Junaid Valimulla: Are we nearly there yet?

, , , , ,
Photo by Brian Erickson on Unsplash

Guest post from Junaid Valimulla currently working as a Senior Test Engineer who is continually learning and honing his craft. I first met Junaid back in my Sony Ericssion days as a Test Analyst and was always impressed with his ability to pick things up quickly and to start helping teams deliver on their goals but most of all his great sense of humour.

I hope you enjoy this post as much as I did as I think his metaphor so aptly describes what a lot of us as testers have felt.

Are we nearly there yet?

Every parent can attest to hearing these words at least once in their life. It is often said by a frustrated child who has has been jailed in the back of the car for what seems like a lifetime to them whilst on a journey to their grandparent’s house.

Now if we look at this from a tester perspective, it become obvious that it is not too dissimilar to the question uttered by many a tester all too often:

“Are we ready to test yet?”

Except in this case the tester is the frustrated child, the developer is the parent driving the car and the grandparent’s house is the ready to test column!

This is the age-old problem, which must change if we are to work in a truly agile environment. Testing has to be seen less as the thing that happens at the end and more of the thing that happens throughout! Testers need to be collaborated with, right from the kick off. The old cumbersome approach encourages the ‘throw over the wall’ mentality, which often leads to a build up of tickets and testing tasks and reaffirms the notion that testing is a bottleneck.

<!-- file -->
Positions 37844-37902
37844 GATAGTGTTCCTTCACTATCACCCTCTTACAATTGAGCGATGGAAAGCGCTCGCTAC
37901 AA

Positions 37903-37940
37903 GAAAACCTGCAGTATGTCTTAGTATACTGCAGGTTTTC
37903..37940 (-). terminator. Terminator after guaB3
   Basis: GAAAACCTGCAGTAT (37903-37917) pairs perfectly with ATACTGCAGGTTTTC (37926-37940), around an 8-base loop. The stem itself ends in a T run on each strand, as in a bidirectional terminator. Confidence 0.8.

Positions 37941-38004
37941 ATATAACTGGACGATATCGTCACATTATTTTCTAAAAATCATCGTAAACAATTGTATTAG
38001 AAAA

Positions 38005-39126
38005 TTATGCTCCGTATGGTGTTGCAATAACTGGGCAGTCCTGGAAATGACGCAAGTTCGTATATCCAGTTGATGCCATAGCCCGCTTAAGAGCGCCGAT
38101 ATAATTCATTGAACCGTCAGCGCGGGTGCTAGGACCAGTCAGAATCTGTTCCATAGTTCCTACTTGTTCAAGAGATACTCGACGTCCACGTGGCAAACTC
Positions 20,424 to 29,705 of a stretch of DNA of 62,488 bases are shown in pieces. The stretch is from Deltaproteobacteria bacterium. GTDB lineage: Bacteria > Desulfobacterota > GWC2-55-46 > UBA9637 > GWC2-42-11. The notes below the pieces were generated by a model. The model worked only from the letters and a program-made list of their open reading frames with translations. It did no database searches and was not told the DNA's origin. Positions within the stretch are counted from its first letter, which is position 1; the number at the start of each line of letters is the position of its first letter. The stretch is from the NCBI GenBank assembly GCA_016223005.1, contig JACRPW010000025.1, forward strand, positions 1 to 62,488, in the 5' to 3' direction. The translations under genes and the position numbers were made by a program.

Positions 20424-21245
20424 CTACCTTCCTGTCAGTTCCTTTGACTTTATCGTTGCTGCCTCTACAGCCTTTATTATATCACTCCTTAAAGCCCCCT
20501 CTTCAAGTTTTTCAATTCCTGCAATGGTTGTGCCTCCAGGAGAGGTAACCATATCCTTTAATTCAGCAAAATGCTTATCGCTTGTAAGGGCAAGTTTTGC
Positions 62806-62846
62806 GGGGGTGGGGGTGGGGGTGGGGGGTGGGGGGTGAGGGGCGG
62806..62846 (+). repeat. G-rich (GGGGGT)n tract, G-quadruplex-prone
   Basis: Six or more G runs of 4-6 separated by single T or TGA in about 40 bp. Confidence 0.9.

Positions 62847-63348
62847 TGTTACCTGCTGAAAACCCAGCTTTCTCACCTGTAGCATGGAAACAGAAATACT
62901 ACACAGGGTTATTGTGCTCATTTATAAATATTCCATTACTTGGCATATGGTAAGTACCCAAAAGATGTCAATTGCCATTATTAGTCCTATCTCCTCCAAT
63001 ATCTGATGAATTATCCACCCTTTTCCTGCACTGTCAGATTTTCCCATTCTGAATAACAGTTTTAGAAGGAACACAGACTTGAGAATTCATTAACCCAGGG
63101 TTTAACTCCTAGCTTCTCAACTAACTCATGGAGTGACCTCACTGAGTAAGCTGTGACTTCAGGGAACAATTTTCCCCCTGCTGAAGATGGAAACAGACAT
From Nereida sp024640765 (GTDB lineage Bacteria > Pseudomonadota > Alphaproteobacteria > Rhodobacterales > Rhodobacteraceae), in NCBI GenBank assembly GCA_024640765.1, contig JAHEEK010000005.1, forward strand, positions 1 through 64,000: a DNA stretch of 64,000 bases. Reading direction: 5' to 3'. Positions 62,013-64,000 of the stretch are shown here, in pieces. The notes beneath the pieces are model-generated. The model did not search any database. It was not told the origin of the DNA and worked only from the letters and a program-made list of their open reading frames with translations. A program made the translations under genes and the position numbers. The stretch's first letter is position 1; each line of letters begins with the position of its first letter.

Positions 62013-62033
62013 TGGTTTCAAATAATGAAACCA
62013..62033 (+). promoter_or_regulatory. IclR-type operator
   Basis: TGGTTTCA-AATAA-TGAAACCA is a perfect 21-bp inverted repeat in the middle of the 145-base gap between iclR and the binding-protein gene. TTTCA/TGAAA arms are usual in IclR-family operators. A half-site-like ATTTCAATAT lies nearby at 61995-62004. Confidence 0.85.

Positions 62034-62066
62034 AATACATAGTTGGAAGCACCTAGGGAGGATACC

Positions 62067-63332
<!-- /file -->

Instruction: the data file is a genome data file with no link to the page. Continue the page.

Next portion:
This change can be achieved but requires a number of things to happen. First and foremost their needs to be a mind set change from all parties. This is not just the testers, but developers, designers etc. All those that are involved with the creation of the product need to buy in to the collective responsibility mantra. This however is not something a tester can change and possibly influence alone.

Another thing that can be done and is something I believe the tester can drive, is make changes to the scrum board. Every team I have worked in has had a ‘Ready for test’ or ‘Testing’ column. A column, which ALWAYS comes after the ‘Development’ column. This has to change. This column, this simple yet powerful column undoes all that we are trying achieve. This column maintains the old tired way of thinking.

So, for testing to really be recognised on the board it must be removed off it? Really?? This may sound contradictory but it is the only way that testing will be seen as an on going task performed throughout rather than the bottleneck ‘bit at the end’! No longer will tickets be in ‘Development’ for developers and ‘Testing’ for testers. They will be ‘In Progress’ for all to work together and collaborate. This will encourage conversation between testers and developers, encourage faster feedback and ultimately require less testing at the end! Which is what we all want right?

To conclude what columns would I have then? Simple:

  • Ready for Sprint/Ready to pick up
  • In Progress
  • Done

 

More about Junaid:

Senior Test Engineer (BBC Sport App) with over 13 years experience working in the testing discipline. Testing software for a number of companies ranging from Mobile OS’s and Apps, Websites, TV STB’s, Wireless Routers and everything in-between!

You can find him on Twitter

0 replies

Leave a Reply

Want to join the discussion?
Feel free to contribute!

Leave a Reply

Your email address will not be published.